Fishscreen captures crowd at open day

Rangitata Diversion Race (RDR) Management Ltd chief executive officer Tony McCormick.
Rangitata Diversion Race (RDR) Management Ltd chief executive officer Tony McCormick.
Hundreds of people young and old took up the chance to walk in a dry section of the Rangitata Diversion Race and get up close to the new $17.2m fish screen system before it goes underwater.

The area will be connected to the main water race in May.

Rangitata Diversion Race (RDR) Management Ltd chief executive officer Tony McCormick said more than 500 people had registered to attend a five hour session on April 10.

"This is a fantastically unique opportunity to pretend you’re a fish and get right amongst the fishscreen," he said.

The fishscreen has been installed over the past year at the RDR’s intake at Klondyke where water is diverted from the Rangitata River for use by irrigation schemes, hydro-electric power and stockwater networks.

It is designed to keep fish, including young salmon, trout and natives, from being trapped in the main diversion race.

"The RDR quite fundamentally is the lifeblood of Mid Canterbury," Mr McCormick said.

"We provide water for irrigation for over 100,000 hectares; most of Mid Canterbury is irrigated off the RDR. We run along the top under the foothills there and provide water to three irrigation schemes and then there is also stock water we supply to the council and hydrogeneration at the end."

It’s a 365-days operation.

"There is an enormous amount of enterprise on the back of the water and the farming enterprise it supports in the whole Mid Canterbury region."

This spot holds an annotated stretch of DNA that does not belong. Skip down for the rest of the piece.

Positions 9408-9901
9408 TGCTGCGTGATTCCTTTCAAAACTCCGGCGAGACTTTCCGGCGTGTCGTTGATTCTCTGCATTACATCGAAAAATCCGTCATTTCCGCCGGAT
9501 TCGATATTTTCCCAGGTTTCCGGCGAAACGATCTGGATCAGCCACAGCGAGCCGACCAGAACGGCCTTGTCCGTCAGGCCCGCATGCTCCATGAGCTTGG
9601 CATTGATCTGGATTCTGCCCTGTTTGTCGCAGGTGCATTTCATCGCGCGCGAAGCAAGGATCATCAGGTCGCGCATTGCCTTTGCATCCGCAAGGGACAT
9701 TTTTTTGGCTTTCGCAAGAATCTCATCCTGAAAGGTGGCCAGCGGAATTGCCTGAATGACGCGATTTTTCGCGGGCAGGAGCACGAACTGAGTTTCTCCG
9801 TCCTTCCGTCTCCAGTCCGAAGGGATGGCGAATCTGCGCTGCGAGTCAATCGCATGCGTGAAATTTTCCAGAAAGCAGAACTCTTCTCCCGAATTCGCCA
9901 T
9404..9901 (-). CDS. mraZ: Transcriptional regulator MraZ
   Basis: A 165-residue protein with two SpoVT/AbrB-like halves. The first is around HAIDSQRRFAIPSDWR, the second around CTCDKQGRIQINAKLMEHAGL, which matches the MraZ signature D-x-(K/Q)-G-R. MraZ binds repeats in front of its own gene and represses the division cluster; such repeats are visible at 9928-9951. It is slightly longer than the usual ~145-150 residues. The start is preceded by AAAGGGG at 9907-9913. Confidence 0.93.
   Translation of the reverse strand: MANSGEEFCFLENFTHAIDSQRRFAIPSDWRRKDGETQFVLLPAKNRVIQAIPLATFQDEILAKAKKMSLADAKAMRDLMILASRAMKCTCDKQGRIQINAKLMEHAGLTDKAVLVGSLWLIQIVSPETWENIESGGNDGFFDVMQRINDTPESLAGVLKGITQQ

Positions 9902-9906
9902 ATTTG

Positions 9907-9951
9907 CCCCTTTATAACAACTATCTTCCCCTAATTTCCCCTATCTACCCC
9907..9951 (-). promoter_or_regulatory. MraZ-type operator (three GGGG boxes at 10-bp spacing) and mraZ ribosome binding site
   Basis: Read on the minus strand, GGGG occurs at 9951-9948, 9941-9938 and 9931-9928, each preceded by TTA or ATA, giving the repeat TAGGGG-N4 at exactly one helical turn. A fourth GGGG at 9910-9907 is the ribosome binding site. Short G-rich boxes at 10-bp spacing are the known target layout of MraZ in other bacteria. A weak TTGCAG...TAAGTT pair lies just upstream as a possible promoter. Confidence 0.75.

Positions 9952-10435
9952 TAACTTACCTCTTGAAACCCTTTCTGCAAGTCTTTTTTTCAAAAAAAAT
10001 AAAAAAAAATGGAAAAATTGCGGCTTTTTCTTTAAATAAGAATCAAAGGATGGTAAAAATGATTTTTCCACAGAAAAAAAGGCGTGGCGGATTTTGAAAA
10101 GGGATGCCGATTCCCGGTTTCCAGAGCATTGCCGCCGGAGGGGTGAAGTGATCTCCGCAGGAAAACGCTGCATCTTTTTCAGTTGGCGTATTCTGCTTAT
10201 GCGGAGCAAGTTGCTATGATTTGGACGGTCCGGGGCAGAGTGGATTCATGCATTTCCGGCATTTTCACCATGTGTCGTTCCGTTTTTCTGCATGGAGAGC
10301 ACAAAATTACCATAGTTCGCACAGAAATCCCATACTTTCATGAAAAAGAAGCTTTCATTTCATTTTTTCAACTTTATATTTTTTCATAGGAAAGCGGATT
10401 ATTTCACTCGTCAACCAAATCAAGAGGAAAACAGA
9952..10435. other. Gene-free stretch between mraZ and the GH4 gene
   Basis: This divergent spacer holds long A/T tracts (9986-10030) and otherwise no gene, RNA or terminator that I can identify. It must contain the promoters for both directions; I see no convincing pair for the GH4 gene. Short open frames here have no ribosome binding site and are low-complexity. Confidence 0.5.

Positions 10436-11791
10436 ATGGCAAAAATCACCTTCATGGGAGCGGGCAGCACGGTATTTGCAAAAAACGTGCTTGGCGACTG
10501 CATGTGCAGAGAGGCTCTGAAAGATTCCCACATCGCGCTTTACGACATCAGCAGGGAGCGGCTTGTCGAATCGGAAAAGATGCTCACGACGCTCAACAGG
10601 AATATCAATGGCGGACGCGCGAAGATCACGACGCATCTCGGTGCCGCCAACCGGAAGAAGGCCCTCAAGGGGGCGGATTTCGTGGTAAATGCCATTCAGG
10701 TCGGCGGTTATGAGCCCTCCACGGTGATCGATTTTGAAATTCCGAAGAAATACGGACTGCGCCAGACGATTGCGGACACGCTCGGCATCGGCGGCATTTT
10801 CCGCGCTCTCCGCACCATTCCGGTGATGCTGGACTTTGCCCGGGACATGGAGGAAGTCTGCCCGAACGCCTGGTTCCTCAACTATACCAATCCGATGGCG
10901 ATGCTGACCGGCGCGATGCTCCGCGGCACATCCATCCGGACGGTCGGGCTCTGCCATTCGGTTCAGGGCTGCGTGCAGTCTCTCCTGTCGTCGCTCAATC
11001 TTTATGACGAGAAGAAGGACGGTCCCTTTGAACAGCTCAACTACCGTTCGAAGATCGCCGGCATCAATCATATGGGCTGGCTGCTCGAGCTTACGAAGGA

Crowds get up close to check out the fishscreen.
Crowds get up close to check out the fishscreen.
"It’s a project to protect the fisheries and to make sure the fish stay in the river where they are meant to be," he said.

Young fish swept into the intake are diverted by the fish screen back into the river to continue their life journey. There is also a channel at ground level for eels which swim along the bottom of the canal.

Local representatives from Iwi and anglers have been among those invited to special viewings of the fishscreen ahead of its operation. As well as representatives from Ashburton District Council (a shareholder in the company that owns and operates the RDR), schemes of other districts, other shareholders and school pupils.

It had impressed many, Mr McCormick said.

The fishscreen is made up of seven cylindrical spheres that rotate, and a portion of flat screen. Made of stainless steel sections are crafted in a ‘wedge wire’ grills pattern to prevent debris build-up, such as leaves and twigs from jamming in the grills. There is an external brush system to clean off any debris.

The shape of the fishscreen — like that of a missile with a rounded head — ensures smooth water flow, which is less turbulent for the fish and helps the screen work better.

It was manufactured by AWMA Water Control Solutions in Australia. It is a North American design adapted to the conditions of the RDR and to meet consent conditions. Covid disruptions had not affected supply timeframes.

As part of the monitoring process once the screen is operational, some fish will be caught at the out-take and assessed to ensure they have safely made the journey.

Nearly $3m had been spent on engineering design and management, which included computer modelling to ensure the fish screen would work as expected.

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